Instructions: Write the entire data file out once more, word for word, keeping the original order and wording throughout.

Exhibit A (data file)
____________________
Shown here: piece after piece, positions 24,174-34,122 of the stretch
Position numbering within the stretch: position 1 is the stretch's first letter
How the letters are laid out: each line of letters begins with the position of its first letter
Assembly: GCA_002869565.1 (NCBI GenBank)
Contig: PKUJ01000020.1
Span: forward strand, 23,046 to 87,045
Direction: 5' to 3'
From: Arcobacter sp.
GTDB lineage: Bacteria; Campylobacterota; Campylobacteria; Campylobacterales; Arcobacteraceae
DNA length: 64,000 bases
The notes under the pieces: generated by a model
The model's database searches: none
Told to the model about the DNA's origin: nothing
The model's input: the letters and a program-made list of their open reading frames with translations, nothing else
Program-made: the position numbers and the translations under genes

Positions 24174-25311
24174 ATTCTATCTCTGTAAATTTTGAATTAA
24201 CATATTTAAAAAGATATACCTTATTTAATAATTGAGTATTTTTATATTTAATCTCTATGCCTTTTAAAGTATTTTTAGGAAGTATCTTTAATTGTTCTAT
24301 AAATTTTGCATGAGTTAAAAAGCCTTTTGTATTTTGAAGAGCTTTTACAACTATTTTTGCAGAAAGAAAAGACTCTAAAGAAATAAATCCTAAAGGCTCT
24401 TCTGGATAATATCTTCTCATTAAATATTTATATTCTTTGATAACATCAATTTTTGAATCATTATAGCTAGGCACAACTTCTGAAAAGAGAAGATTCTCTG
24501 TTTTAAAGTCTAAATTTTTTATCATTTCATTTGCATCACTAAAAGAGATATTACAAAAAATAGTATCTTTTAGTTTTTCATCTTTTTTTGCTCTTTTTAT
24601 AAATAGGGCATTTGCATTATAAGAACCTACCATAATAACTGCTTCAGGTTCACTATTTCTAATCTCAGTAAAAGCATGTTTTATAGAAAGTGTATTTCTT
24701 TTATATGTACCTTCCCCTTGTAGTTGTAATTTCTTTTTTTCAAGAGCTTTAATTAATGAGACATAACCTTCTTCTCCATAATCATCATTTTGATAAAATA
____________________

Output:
Shown here: piece after piece, positions 24,174-34,122 of the stretch
Position numbering within the stretch: position 1 is the stretch's first letter
How the letters are laid out: each line of letters begins with the position of its first letter
Assembly: GCA_002869565.1 (NCBI GenBank)
Contig: PKUJ01000020.1
Span: forward strand, 23,046 to 87,045
Direction: 5' to 3'
From: Arcobacter sp.
GTDB lineage: Bacteria; Campylobacterota; Campylobacteria; Campylobacterales; Arcobacteraceae
DNA length: 64,000 bases
The notes under the pieces: generated by a model
The model's database searches: none
Told to the model about the DNA's origin: nothing
The model's input: the letters and a program-made list of their open reading frames with translations, nothing else
Program-made: the position numbers and the translations under genes

Positions 24174-25311
24174 ATTCTATCTCTGTAAATTTTGAATTAA
24201 CATATTTAAAAAGATATACCTTATTTAATAATTGAGTATTTTTATATTTAATCTCTATGCCTTTTAAAGTATTTTTAGGAAGTATCTTTAATTGTTCTAT
24301 AAATTTTGCATGAGTTAAAAAGCCTTTTGTATTTTGAAGAGCTTTTACAACTATTTTTGCAGAAAGAAAAGACTCTAAAGAAATAAATCCTAAAGGCTCT
24401 TCTGGATAATATCTTCTCATTAAATATTTATATTCTTTGATAACATCAATTTTTGAATCATTATAGCTAGGCACAACTTCTGAAAAGAGAAGATTCTCTG
24501 TTTTAAAGTCTAAATTTTTTATCATTTCATTTGCATCACTAAAAGAGATATTACAAAAAATAGTATCTTTTAGTTTTTCATCTTTTTTTGCTCTTTTTAT
24601 AAATAGGGCATTTGCATTATAAGAACCTACCATAATAACTGCTTCAGGTTCACTATTTCTAATCTCAGTAAAAGCATGTTTTATAGAAAGTGTATTTCTT
24701 TTATATGTACCTTCCCCTTGTAGTTGTAATTTCTTTTTTTCAAGAGCTTTAATTAATGAGACATAACCTTCTTCTCCATAATCATCATTTTGATAAAATA